Not everyone experiences disadvantages from the flexitarian diet, but there are possible downfalls. According to Plant-Based Pantry, flexitarians may be prone to iron and B12 deficiencies. This is why consulting a dietitian before transitioning to a more plant-forward diet is crucial. Additionally, those with histories of eating disorders should consult an expert before trying the flexitarian diet, as restricting food groups may exacerbate symptoms.

The Mediterranean Diet Reflects Dietary Traditions From Crete, Greece and Southern Italy

A young woman dines by the sea.
The Mediterranean diet reflects the regimens of those in Crete, Greece and southern Italy.Urbazon/Getty Images

The Mediterranean diet focuses on whole grains, olive oil, fruits, vegetables, beans, nuts and lean proteins such as fish and tofu. It shies away from processed foods, sugars and red meat. A Harvard University blog post notes the diet’s emphasis on eating seasonal foods and healthy fats, as well as daily movement. There are no caloric restrictions or specified portion sizes.

The Mediterranean Diet Is Associated With Physical and Mental Benefits

A study by the University of Milan’s Daniela Martini lists many health benefits of the Mediterranean diet, including:

  • Weight loss
  • Lowered blood pressure
  • Lowered risk of cancer
  • Lower risk of heart disease
  • Lower risk of diabetes
  • May help prevent depression
  • May help prevent cognitive decline

Short-Term, the Med Diet Can Improve Your Quality of Life

An old, happy couple dances outside.
The Mediterranean diet can help people live longer, happier and healthier lives.Westend61/Getty Images

It seems as though only a few months on the Mediterranean diet can do wonders for the body and mind. A study published to the Orphanet Journal of Rare Diseases looked at physiological and psychological effects of the Mediterranean diet. The study found that only six months on the diet, which included daily exercise, reduced test subjects’ BMI and weight. It also showed improvements in both heart health and mood.

Long-Term, It Can Lead To a Longer, Healthier Life

A feature from NBC News praised the Mediterranean diet for its “host of health benefits,” which contribute to a longer life. Long-term, the article states, the diet can help people live longer and healthier, thanks to its cardiovascular and cognitive benefits. This is also because it staves off type 2 diabetes.

“It’s a way of life, it’s a cuisine, it dates back thousands of years, and in the last five to six decades, it is the most highly researched cuisine in the world,” RMIT University professor Catherine Itsiopoulos stated via NBC News.

The Mediterranean Diet Can Include a Lot of Calories

Although it depends on the person and their dietary habits, results of the Mediterranean diet may vary — sometimes for the worse. According to Medline Plus, some may see weight gain from increased fat intake derived from nuts and olive oil. Some have also become deficient in iron, B12 and other vitamins. This is why, again, consulting a dietitian before trying the diet is encouraged.

Both Flexitarian and Mediterranean Diets Can Be More Costly and Less Accessible Than the Average American Diet

A grocery store stocked with very little fresh produce
Depending on where you live, healthy, fresh foods may be more expensive, and harder to find.japatino/Getty Images

The average American that diet relies on processed meats, refined sugars and refined carbohydrates. And in general, these ingredients will be cheaper and more accessible than some plant-forward flexitarian or Mediterranean diets. An op-ed published to Yale Daily News by Elaine Louden explains “vegan privilege.” This means that foods like fresh vegetables, Beyond Burgers, whole grain pasta, and for the Mediterranean diet, locally caught fish, are pricier (and for some, harder to find) than burger patties and chips. But expensive groceries aren’t the only way to adhere to the diet.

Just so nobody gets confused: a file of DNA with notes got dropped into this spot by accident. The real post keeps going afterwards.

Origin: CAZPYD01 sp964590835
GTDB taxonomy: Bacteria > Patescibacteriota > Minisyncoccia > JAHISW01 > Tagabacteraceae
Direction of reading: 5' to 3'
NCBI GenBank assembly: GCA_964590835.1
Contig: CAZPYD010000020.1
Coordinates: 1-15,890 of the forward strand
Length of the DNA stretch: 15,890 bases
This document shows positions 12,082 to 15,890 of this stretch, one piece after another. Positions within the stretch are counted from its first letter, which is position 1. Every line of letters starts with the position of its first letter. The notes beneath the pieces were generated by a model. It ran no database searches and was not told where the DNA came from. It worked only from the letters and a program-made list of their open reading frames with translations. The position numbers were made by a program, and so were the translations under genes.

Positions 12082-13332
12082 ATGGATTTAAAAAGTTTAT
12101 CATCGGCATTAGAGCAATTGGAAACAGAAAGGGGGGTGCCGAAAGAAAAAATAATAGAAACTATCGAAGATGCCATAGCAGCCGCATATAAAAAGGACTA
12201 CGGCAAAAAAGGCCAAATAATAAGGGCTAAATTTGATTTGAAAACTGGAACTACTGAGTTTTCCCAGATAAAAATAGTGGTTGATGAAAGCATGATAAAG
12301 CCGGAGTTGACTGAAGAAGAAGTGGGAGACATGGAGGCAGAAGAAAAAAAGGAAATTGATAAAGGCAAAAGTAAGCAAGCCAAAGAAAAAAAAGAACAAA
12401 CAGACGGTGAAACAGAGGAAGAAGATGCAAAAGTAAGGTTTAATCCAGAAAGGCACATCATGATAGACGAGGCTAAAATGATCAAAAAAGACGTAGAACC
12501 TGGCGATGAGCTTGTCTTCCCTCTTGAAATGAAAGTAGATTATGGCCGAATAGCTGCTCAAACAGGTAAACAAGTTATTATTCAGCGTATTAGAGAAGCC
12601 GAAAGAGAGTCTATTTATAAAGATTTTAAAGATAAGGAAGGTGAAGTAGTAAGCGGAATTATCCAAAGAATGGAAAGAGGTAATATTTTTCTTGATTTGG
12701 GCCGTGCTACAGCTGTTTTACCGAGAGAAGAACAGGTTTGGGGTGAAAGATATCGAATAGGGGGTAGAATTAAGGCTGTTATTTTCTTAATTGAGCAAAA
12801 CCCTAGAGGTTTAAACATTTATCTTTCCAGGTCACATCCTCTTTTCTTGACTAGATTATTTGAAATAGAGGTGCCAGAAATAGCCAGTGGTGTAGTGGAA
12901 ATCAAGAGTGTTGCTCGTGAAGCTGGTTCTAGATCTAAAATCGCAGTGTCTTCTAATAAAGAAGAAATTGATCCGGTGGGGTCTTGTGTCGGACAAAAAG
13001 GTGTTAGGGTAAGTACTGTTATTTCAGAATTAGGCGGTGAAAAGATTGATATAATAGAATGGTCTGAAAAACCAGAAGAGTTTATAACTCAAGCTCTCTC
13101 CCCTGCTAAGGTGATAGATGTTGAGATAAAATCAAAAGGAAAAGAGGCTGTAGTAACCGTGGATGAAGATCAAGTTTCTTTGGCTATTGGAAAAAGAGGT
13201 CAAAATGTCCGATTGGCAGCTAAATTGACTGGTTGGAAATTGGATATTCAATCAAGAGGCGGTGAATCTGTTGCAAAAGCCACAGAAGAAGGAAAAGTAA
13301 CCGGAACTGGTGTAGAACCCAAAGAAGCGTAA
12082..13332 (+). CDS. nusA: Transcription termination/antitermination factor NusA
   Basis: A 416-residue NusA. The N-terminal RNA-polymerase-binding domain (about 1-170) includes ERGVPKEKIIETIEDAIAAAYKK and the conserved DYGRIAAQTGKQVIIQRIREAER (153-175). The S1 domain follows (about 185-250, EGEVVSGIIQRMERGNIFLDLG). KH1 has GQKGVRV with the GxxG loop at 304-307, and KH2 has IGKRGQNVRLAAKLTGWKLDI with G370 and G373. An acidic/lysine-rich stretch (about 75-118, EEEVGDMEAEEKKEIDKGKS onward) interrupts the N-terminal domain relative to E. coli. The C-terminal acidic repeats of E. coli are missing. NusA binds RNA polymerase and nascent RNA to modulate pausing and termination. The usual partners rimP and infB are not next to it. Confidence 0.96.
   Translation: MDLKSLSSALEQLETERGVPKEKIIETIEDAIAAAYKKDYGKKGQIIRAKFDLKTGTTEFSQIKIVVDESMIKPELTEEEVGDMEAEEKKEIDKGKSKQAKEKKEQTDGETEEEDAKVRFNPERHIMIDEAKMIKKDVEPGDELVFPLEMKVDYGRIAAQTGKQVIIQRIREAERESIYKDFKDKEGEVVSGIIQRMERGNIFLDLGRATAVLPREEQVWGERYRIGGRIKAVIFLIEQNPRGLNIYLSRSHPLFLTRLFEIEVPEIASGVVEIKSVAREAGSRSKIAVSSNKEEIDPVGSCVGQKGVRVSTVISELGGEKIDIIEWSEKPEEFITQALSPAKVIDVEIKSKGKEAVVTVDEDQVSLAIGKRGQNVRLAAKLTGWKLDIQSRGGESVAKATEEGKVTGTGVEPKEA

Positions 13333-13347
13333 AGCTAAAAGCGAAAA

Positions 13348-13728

Ways to Save on the Flexitarian and Mediterranean Diets:

  • Buy frozen and canned fruits and vegetables.
  • Use tinned fish instead of fresh.
  • Rely on tofu, eggs and beans for cheaper proteins, rather than pricier options.
  • Shop seasonally from farmer’s markets.

Flexitarian and Mediterranean Diets Lower Your Environmental Impact— But Which Is Lowest?

A slab of raw beef on a cutting board.
The meat industry does a number on our planet.grandriver/Getty Images

The average American diet consists of a surplus of processed meats, which take a toll on the planet. An article from Sentient Media explains that the meat industry not only inflicts animal cruelty, but it also notoriously wastes large amounts of water, emits large amounts of methane and results in significant amounts of land clearing. With less meat in both diets, the flexitarian and the Mediterranean diets are both inherently lower impact than a typical American diet.

However, the flexitarian diet tends to be more environmentally-friendly than the Mediterranean diet, if the person adheres to the suggested nine ounces of meat per week. Although there is a restriction for red meat, there is no limit to lean meats on the Mediterranean diet.

Both Mediterranean and Flexitarian Diets Are Plant-Forward, Heart-Healthy and Environmentally Friendly

The Mediterranean and flexitarian diets are meant to reduce red meat consumption, and increase plant-based foods in your life. Neither are particularly restrictive, and although weight loss often ensues, it generally isn’t the main goal of either diet. With a reduction in meat intake, both are also more environmentally-friendly than the average American diets.

What is better for you: The flexitarian or Mediterranean diet?

The flexitarian and Mediterranean diet are quite similar, but the Mediterranean doesn’t put a limit on lean meats and fish. In comparison, the flexitarian diet encourages only nine ounces of meat per week.

ABC News notes that both diets promote plant-forward meals and whole grains, and both are considered to be extremely healthy. So it depends on how you want to approach weight loss and healthy eating.

Which is better for the environment: Flexitarian or the Mediterranean diet?

Because flexitarian promotes consuming even less meat than the Mediterranean diet, the flexitarian diet is better for the environment.

Does the flexitarian diet have specific restrictions?

The flexitarian diet doesn’t have specific restrictions, but once the dieter has mostly decreased their meat consumption to zero to two days per week, they are encouraged to eat no more than nine ounces total weekly.

Does the Mediterranean diet allow alcohol?

The Mediterranean diet encourages small amounts of red wine with meals.

Why would someone choose flexitarian over vegetarian?

If someone still wanted the freedom to eat a little meat every once in a while, someone might choose flexitarian over a vegetarian diet.

This content is not a substitute for professional medical advice or diagnosis. Always consult your physician before pursuing any treatment plan.